Savage Arms M720
The Savage M720 semi-automatic auto-loading shotgun was no doubt inspired by previous John Browning designs.
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The Savage M720 existed as a semi-automatic, repeat-fire shotgun delivered by the Savage Arms Company. The company held a history dating back to 1894 when the Jamaican-born Arthur W. Savage formed the concern as the Savage Arms Company. Savage then bought out the competing Stevens Company in 1920 and then began playing a role in World War 2 (1939-1945) where it participated in manufacture of Lee-Enfield No. 4 Mk I rifles for the British government during the early going. By the time of American involvement in the war, the company then turned to manufacture of the M720 (Model 720) which was eventually procured across 14,527 units by the U.S. government. These served in the traditional short-ranged combat role, as a security weapon and aerial gunnery trainer. Procurement spanned from 1942 into 1945.
Unlike traditional pump-action slide shotguns, the Stevens M720 was a semi-automatic offering built upon the patents of the great American gunsmith John Moses Browning (1855-1926). As such, the forend was fixed around the tubular magazine and the receiver decidedly rectangular - indeed mimicking the lines of the John Browning-designed Remington "Model 11" auto-loader of 1905. The pistol grip was integrated to the shoulder stock which were both of wooden construction (as was the forend). The barrel was seated above the magazine and inserted into the forward face of the receiver in the usual way. A charging handle and ejection port were offset to the right side of the body while the loading port was under the receiver with easy access to the tubular magazine. The trigger unit was underslung in a rifle-style arrangement near the grip handle.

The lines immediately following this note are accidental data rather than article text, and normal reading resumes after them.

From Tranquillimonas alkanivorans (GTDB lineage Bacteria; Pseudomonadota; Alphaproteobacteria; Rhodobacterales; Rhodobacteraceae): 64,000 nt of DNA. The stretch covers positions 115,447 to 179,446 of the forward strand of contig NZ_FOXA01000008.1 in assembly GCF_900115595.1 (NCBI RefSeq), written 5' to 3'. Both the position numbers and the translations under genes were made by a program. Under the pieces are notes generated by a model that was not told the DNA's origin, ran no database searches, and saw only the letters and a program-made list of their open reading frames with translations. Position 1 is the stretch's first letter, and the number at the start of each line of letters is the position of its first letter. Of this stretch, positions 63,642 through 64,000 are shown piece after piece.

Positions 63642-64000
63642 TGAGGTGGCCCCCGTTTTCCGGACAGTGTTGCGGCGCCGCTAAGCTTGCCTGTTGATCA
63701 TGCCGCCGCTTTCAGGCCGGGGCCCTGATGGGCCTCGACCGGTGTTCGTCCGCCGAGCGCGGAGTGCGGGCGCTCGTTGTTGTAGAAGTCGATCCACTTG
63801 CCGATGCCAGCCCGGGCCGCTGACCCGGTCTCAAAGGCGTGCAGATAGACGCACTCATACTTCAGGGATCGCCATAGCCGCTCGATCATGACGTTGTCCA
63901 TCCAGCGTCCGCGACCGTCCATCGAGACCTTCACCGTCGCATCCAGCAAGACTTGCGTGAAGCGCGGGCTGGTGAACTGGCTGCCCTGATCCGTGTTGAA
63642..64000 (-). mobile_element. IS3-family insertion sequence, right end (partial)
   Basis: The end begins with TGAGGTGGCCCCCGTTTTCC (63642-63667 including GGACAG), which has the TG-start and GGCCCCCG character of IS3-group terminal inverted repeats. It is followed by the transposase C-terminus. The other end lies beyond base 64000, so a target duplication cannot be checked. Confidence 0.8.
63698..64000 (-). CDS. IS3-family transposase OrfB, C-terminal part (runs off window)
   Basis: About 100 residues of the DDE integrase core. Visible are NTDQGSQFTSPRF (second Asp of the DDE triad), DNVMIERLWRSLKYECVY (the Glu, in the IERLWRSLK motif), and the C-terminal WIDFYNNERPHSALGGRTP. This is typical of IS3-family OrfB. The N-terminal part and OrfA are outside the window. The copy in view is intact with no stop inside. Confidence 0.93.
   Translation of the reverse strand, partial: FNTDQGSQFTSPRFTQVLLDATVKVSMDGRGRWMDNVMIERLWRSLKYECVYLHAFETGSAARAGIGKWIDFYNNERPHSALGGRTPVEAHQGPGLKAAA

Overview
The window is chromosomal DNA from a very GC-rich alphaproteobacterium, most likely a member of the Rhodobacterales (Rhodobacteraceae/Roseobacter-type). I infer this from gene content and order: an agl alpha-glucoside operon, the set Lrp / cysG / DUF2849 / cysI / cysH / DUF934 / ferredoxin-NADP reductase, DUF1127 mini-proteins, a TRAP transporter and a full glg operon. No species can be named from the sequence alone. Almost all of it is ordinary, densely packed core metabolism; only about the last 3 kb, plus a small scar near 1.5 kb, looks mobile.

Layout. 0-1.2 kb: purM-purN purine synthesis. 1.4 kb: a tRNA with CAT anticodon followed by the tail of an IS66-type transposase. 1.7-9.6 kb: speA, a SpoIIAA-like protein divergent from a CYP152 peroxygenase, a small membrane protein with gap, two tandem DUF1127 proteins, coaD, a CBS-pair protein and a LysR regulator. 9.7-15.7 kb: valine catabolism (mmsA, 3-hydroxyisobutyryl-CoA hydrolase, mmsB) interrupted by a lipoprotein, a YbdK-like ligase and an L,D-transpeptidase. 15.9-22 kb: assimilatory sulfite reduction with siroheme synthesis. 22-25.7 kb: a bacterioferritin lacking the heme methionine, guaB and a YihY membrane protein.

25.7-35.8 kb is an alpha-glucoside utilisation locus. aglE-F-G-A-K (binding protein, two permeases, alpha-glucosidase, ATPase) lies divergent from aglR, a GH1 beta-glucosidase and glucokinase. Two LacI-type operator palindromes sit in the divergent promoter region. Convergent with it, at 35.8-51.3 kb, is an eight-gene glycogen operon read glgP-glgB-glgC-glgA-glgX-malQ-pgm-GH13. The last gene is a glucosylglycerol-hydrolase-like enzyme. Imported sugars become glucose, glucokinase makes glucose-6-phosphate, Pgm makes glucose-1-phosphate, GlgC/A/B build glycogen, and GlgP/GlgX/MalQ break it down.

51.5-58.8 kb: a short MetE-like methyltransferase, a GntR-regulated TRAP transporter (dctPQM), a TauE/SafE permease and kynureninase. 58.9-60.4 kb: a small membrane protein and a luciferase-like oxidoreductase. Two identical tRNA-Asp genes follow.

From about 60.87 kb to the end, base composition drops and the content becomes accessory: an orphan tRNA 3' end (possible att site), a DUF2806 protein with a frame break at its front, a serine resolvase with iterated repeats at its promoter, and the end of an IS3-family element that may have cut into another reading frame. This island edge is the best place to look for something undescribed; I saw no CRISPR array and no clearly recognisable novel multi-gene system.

Unlike other wartime shotguns, the M720 was not fitted with bayonet lugs or a heatshield due to the particular semi-automatic function at play. As such, no "Trench Gun" versions were completed as seen in other notable lines. Instead, the basic "Riot Gun" form was accepted with its shortened barrel and used by security personnel. Conversely, long-barreled forms were also purchased and these used for aerial gunnery training leading such organizations such as the United States Navy to also take on stocks of the type.